Title: Saint Anything
Author: Sarah Dessen
Publisher: Viking Juvenile (Penguin Random House)
Release Date: May 5, 2015
Acquired Via: First to Read
Peyton, Sydney's charismatic older brother, has always been the star of the family, receiving the lion's share of their parents' attention and—lately—concern. When Peyton's increasingly reckless behavior culminates in an accident, a drunk driving conviction, and a jail sentence, Sydney is cast adrift, searching for her place in the family and the world. When everyone else is so worried about Peyton, is she the only one concerned about the victim of the accident?
Enter the Chathams, a warm, chaotic family who run a pizza parlor, play bluegrass on weekends, and pitch in to care for their mother, who has multiple sclerosis. Here Sydney experiences unquestioning acceptance. And here she meets Mac, gentle, watchful, and protective, who makes Sydney feel seen, really seen, for the first time.
I am a newer convert to the Sarah Dessen cult following, but I have loved almost everything I have read by her, and I enjoyed her newest as well. Saint Anything has that Sarah Dessen touch with the focus on family and friends in a believable coming of age story, but it's darker than any other Dessen novel I've read (I have only not read Dreamland). However, even with the darker touches, I still closed the novel with a smile on my face.
I was a little confused when I first saw the cover, because it didn't really look like a Dessen novel. However, both the carousel and the title have a meaning within the story, so I get it. I still think that the cover isn't really a Dessen cover, but never judge a book by it's cover, right?
Sydney's relationship with her parents, her brother and her brother's best friend were complicated and on a more adult tone than other Dessen books. Sydney's brother, Peyton, has gone through a rebellious phase which ended in a stupid night of drinking and driving, a young boy hurt, and her brother serving a jail sentence. Her brother's best friend gave me the creeps for the entire novel. I don't like how Dessen handled Sydney's reaction to the friend and her parent's obliviousness to the problem.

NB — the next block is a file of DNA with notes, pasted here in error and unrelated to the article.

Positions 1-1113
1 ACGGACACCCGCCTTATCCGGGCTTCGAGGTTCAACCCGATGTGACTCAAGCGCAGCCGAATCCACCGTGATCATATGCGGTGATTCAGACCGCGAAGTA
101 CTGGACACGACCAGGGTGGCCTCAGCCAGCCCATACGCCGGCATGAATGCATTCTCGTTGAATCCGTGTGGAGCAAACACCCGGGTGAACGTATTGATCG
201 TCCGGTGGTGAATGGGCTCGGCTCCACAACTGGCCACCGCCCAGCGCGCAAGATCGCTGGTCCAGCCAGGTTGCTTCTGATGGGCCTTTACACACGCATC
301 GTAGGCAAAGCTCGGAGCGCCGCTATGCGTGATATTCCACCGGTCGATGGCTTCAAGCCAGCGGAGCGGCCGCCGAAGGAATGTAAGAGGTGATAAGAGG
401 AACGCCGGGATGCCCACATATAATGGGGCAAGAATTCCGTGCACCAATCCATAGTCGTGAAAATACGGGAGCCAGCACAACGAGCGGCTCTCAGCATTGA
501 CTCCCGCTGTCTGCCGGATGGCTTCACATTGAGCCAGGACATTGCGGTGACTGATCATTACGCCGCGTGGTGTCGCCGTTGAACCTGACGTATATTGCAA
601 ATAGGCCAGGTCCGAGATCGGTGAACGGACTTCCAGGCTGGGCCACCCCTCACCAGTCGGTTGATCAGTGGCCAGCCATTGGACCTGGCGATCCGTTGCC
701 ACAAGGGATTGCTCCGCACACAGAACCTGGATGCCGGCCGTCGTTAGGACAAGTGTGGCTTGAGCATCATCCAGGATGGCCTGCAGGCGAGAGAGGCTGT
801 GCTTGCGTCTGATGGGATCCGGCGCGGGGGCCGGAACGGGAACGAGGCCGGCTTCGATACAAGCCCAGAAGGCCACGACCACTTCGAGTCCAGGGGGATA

The narrative at the beginning of the novel was a little confusing, and I didn't really like the tone. I wish that some of it had been taken out or had been given in a show rather than tell tone.
For every Dessen novel, I have marveled at how Dessen can take everyday issues prevalent among teenagers, but make the teens completely relatable even if the situation isn't. Sydney is a rich kid who has a troubled brother, and is used to feeling invisible next to her equally charismatic sibling. Even if you don't relate to Sydney, there's always Sydney's old friends who are dealing with growing up and breaking the rules, or Sydney's new friends who are struggling with lack of money and a sick family member.
While this may not have been my favorite Sarah Dessen novel (that would probably be Just Listen or The Trust About Forever), it's still a good addition. If you're new to Sarah Dessen, but like YA with a focus on family and friends with a sweet but believable love story, then try Saint Anything, or one of my faves, or any of her books, really. If you already love Sarah Dessen, then I think you'll feel like I did: opening up the pages of a book that feels like an old friend.
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To satisfy FTC guidelines, I am disclosing that I received an advance copy of the book for reviewing purposes through First to Read in exchange for an honest review. This has in no way affected the outcome of my review.